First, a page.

NT Wright has a very helpful way of explaining the Atonement. He states that, “When Jesus wanted to explain to his followers what his death would mean he didn’t give them a theory, he gave them a meal on one hand and a dramatic action on the other.”
Today is Maundy Thursday, the day when we remember that meal and the dramatic action Jesus shared with his disciples. “Maundy” comes from the Latin word mandatum, which means mandate. The mandate or commandment. Jesus says, “I give you a new commandment, that you love one another. Just as I have loved you, you also should love one another. By this everyone will know that you are my disciples, if you have love for one another.”
The meal and the dramatic action reveal not only the meaning of Jesus’ death, but also the meaning of his life lived in the Spirit of God’s love. In old English, Atonement literally means “at-one-ment.” We are meant to be at one with God, other people, and all of creation. And Jesus shows us how to be at one through acts of radical love.
John 13 tells the story. Jesus and his disciples huddled together to celebrate the Passover, the politically charged celebration of the Exodus, when God led the Israelites out of Egypt. Think Independence Day on steroids. Jesus knew that his life will lead to a different kind of Exodus. It won’t lead to a violent defeat of Rome, which was the Egypt of his day. No, his Exodus was much more universal and timeless. Jesus led his disciples on an Exodus away from hate and violence into the new creation of universal love.
That love was on display during the meal and the dramatic action of Maundy Thursday. My point centers Jesus’ reaction to Judas Iscariot. According to John, Jesus knew that “The devil had already put it into the heart of Judas son of Simon Iscariot to betray him.”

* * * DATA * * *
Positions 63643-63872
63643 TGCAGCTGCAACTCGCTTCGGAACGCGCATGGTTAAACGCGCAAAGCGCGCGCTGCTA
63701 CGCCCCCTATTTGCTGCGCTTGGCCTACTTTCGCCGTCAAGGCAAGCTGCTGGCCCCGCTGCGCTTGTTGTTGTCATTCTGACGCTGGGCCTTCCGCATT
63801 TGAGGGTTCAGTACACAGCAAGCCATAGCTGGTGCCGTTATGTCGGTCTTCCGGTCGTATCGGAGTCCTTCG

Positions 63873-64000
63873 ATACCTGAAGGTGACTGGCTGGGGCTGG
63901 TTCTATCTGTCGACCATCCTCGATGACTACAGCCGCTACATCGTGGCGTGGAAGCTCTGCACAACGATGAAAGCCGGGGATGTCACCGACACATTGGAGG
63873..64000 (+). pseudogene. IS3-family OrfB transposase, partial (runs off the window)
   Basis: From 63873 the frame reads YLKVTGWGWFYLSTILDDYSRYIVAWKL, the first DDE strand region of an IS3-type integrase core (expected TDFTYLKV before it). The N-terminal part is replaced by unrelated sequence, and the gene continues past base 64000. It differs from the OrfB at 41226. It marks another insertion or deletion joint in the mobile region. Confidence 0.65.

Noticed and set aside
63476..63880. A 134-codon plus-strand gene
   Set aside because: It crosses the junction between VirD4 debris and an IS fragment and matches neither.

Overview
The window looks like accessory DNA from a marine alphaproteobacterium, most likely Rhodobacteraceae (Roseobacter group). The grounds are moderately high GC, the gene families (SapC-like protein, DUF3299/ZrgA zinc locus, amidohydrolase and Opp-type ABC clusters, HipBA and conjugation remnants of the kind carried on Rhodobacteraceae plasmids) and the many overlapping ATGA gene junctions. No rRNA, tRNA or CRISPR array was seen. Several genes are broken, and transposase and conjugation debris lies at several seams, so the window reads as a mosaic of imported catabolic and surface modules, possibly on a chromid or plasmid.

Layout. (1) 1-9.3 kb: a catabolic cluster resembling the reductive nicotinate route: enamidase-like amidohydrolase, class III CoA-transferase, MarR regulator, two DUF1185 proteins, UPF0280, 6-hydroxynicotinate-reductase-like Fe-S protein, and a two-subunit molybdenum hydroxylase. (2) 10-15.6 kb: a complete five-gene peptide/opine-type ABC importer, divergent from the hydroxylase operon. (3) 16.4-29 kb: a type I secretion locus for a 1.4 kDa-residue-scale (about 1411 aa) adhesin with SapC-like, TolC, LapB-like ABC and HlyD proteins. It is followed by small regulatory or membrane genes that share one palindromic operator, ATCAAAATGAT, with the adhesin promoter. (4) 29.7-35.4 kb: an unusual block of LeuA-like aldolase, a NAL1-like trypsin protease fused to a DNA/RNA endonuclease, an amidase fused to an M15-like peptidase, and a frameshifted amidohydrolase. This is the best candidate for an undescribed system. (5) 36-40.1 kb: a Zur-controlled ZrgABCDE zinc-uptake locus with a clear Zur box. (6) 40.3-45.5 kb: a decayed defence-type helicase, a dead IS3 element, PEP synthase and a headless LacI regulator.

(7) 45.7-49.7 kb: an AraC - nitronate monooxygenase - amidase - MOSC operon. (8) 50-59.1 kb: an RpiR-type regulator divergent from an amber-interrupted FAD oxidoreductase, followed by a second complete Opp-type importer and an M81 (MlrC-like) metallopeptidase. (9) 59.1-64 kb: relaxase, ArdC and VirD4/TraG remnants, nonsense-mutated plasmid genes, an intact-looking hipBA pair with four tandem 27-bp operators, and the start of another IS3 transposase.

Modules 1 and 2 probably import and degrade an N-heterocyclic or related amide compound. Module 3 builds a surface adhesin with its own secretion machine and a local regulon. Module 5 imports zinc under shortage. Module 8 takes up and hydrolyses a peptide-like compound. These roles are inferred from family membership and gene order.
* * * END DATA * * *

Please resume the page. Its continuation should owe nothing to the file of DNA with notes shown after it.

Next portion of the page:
Jesus had options. He could have ratted out this scoundrel. He could have accused Judas of being possessed by the devil. His accusation would have united him and his disciples against this betrayer. The accusation would have stuck. Jesus would have been safe and the accusation against Judas would have been the glue that held the band of disciples together. That certainly would have been a dramatic action.
But that’s not what Jesus did. Instead, he stood up from the table and performed a different kind of dramatic action. He washed his disciples’ feet. Instead of uniting his disciples in hatred against Judas, he washed Judas’ feet. Jesus repeatedly told his disciples he came not to be served, but to serve. He came to serve even Judas.
But that’s not all. He also fed Judas with this holy meal.
Jesus wasn’t naïve. The story makes it clear that he knew Judas would betray him. Before the meal, he told his disciples that while their feet were now clean, not all of their hearts were clean. “Very truly I tell you,” Jesus stated, “one of you will betray me.”
Simon Peter asked who would betray him. Jesus responded, “It is the one to whom I give this piece of bread when I have dipped it in the dish.” Jesus then gave the bread to Judas and said to him, “Do quickly what you are going to do.”
The bread and wine at this meal have traditionally been called the body and blood of Christ. They are spiritual nourishment for our journey. Christ gives that spiritual nourishment freely. Like God’s universal love, Christ’s body and blood are given for all – including Judas – as a sign of God’s radical grace.
But at this point, like Jesus, Simon Peter had options. The meal taught him that Judas was going to betray Jesus. Simon Peter could have united the disciples against Judas. He could have stopped Judas from betraying them. After all, to betray Jesus was also to betray the disciples, putting them all in danger.
But Simon Peter let Judas go. Why? The story doesn’t tell us. Maybe Simon Peter was moved by the fact that Jesus just washed Judas’s feet. Maybe, if just for a moment, Simon Peter knew that God calls us to respond to violence with nonviolent love and service. And maybe that is what the Atonement is all about.
Image: Flickr, Waiting For the Word, “Jesus washes the feet of his disciples,” Creative Commons License, some changes made.
Stay in the loop! Like Teaching Nonviolent Atonement on Facebook!